At the end of July, I discussed some reasons to expect the S&P 500 (SPY) was going to make new highs in August. This prediction has come to fruition as the SPDR S&P 500 ETF (SPY) has gained more than 6% and exceeded its previous high from late-February.
The rally has been relentless – out of 18 trading days, there have been only 4 down days. The main factors driving the market higher have been expectations of further Fed action, marginal improvements in economic data, better than expected earnings reports, and positive developments in terms of a coronavirus vaccine, treatments, and testings.
Despite this bullish momentum, there are some warning signs that investors should take seriously:
During the market’s recent advance, market breadth has been abysmal. Breadth is a tool to understand the market’s behavior from a bottom-up perspective. It’s showing that money is flowing into fewer and fewer stocks. If and when selling pressure emerges, stocks will be vulnerable to a steep decline.
In terms of market breadth, the rally peaked in early-June when 98% of stocks in the S&P 500 were trading above their 50-day moving average. Today, that figure is 73%.
We had a similar situation at the beginning of the year. The S&P 500 made a new high in February, however, there was divergence as breadth made a lower high compared to January.
We are seeing a similar divergence now. Fewer stocks are participating in the uptrend. It’s being masked by the strength in the indices, but there’s distribution.
Another perspective is the new highs index. Ideally, as the stock market advances, the number of new highs expands which indicates the rally is broadening out.
However, on this break-out, this is not happening. Instead, the number of new highs is compressing. Additionally, despite the S&P 500 making new highs, the number of new highs on the New York Stock Exchange is nowhere near what we saw at the beginning of the year.
And, this same dynamic is present in the Nasdaq:
An analogy to help you think about breadth, and why it’s important: Think about a business with growing sales. Since sales are increasing, the operators assume that everything is fine.
However, if they take a closer look, they realize they are actually losing customers every month but a small number of customers are accounting for enough sales growth to offset these losses. At an aggregate level, it’s a positive situation, however, the business is becoming more vulnerable since its dependency on these customers is growing.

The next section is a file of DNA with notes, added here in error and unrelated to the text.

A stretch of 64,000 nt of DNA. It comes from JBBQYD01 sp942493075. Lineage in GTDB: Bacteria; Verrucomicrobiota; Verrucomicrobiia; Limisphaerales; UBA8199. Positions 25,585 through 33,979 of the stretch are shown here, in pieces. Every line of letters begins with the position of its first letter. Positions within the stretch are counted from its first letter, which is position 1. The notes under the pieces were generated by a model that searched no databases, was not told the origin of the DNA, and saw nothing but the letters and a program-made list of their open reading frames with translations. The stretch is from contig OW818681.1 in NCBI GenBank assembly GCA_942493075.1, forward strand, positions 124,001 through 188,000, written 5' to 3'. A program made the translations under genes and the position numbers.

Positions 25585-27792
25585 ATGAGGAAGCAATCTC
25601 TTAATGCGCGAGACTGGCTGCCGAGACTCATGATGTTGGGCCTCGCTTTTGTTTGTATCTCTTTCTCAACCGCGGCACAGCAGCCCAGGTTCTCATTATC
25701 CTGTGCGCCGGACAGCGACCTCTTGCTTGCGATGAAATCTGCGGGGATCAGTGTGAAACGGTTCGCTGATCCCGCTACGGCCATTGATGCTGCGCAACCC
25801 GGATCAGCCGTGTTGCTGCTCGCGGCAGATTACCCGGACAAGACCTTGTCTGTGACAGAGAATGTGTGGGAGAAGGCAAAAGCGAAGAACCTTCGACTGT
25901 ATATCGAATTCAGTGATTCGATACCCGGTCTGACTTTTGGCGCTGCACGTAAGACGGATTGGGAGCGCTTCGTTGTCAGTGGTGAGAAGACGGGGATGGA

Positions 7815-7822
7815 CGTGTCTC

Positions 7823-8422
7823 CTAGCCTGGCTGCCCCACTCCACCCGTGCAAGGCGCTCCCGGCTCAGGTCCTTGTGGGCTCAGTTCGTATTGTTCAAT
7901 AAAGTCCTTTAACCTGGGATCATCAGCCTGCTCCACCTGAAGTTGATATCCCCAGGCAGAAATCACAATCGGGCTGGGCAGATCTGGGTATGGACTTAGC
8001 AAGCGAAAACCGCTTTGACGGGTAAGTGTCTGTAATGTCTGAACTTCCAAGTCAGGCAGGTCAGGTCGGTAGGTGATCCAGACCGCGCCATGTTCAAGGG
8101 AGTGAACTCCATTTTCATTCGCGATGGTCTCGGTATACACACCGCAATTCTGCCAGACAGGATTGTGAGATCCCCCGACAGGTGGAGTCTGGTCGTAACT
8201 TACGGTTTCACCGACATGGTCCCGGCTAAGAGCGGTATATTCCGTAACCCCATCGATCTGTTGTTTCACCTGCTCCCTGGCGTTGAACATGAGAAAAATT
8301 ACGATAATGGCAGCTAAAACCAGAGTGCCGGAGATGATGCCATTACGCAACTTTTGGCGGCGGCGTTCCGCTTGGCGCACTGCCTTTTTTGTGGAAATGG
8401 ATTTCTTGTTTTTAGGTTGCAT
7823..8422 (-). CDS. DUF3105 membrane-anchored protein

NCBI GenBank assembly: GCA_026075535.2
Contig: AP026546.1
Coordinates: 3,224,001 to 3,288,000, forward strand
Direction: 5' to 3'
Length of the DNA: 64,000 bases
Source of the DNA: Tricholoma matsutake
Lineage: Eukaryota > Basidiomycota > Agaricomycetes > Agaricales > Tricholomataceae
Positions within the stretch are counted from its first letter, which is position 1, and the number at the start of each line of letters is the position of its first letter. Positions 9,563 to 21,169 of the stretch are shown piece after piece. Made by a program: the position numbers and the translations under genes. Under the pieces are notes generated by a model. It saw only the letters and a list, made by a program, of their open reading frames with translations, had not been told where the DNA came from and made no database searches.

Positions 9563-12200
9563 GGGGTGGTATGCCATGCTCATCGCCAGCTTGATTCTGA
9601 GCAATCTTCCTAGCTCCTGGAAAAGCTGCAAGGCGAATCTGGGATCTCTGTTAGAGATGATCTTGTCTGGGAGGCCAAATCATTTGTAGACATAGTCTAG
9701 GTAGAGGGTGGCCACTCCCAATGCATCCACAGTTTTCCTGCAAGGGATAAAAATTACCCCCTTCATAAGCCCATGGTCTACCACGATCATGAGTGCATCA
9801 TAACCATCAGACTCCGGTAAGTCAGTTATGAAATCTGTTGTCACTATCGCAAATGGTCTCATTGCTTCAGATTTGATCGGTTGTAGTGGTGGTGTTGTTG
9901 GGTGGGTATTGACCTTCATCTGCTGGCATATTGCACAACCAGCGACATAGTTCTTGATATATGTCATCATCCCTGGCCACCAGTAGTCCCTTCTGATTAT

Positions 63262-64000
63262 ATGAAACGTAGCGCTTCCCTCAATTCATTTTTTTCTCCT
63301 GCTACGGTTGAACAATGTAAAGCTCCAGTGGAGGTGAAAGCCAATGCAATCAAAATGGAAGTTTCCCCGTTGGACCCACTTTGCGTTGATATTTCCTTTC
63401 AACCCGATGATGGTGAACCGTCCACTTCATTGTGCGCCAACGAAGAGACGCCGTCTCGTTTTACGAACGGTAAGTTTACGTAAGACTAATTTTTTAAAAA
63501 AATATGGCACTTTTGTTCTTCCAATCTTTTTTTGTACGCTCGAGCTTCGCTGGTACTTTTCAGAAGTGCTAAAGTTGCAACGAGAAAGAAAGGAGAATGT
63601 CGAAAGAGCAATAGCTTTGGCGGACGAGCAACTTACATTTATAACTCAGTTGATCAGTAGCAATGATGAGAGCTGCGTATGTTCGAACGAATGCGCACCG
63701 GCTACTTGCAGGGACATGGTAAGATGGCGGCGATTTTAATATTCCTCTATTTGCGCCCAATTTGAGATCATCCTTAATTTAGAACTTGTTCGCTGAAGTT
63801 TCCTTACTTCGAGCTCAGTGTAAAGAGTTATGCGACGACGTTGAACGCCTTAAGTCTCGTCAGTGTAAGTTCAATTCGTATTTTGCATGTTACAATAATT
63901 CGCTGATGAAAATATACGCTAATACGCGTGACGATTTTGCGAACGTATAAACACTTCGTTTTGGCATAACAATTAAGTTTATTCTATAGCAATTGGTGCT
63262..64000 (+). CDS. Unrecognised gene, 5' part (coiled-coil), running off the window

If they lose one of these customers, then the situation can turn bleak pretty quickly.
Another perspective is by the price action of small-cap stocks during this advance.
Small-caps are the most economically sensitive area of the market. They’ve been selling-off over the past couple of weeks, while the S&P 500 moves higher.
You can track small-cap stocks with the iShares Russell 2000 ETF (IWM).
Sentiment is reaching extreme, bullish levels. Basically, there aren’t many buyers left. This creates downside risk as once prices start falling, it can cascade and lead to steep declines.
We can see this below with the four-week average of the National Association of Active Investor Managers’ Survey which shows 100% long allocation. The best long-term opportunities in the market are correlated to periods with low levels of allocation to long positions.
(source: NAAIM; Real Investment Advice)
Another indication that sentiment has reached extreme levels is by declining put volume. This is showing that investors are becoming complacent and no longer hedging their positions. This behavior also creates conditions when stocks are most vulnerable to a nasty tumble.
This is also evident from the 5-day moving average of the put/call indicator.
Over the last 5 months, the market’s mood has changed from fear to greed. These climates are associated with poor, long-term returns and increased risk of violent pullbacks.
Another indication that the market’s recent price action has been unusual is that it’s hitting records in terms of how extended it’s gotten compared to its 200-day moving average. This is another warning sign as history shows this is a mean-reverting indicator.
This extreme reading can resolve in two ways – either the S&P 500 will decline or trade in a range for an extended period and let the 200-day moving average catch up.
Warren Buffett’s favorite tool to evaluate whether stocks are overvalued is by comparing the total market cap of the Wilshire 5000 to GDP. This is also hitting levels that have never been seen before.
This is not useful for timing, but it can help us gain greater insight into reasonable expectations for returns, measure risk, and figure out where we are in the market cycle.
It’s clear that there’s more risk at current levels. But now, the short-term risks are aligned with longer-term risks.
It’s my opinion that investors should think about taking some profits and preparing for the market’s next buying opportunity where risks and rewards are more balanced.
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SPY shares were trading at $348.07 per share on Thursday afternoon, up $0.50 (+0.14%). Year-to-date, SPY has gained 9.26%, versus a % rise in the benchmark S&P 500 index during the same period.
About the Author: Jaimini Desai
Jaimini Desai has been a financial writer and reporter for nearly a decade. His goal is to help readers identify risks and opportunities in the markets. He is the Chief Growth Strategist for StockNews.com and the editor of POWR Growth newsletter. Learn more about Jaimini’s background, along with links to his most recent articles. More…
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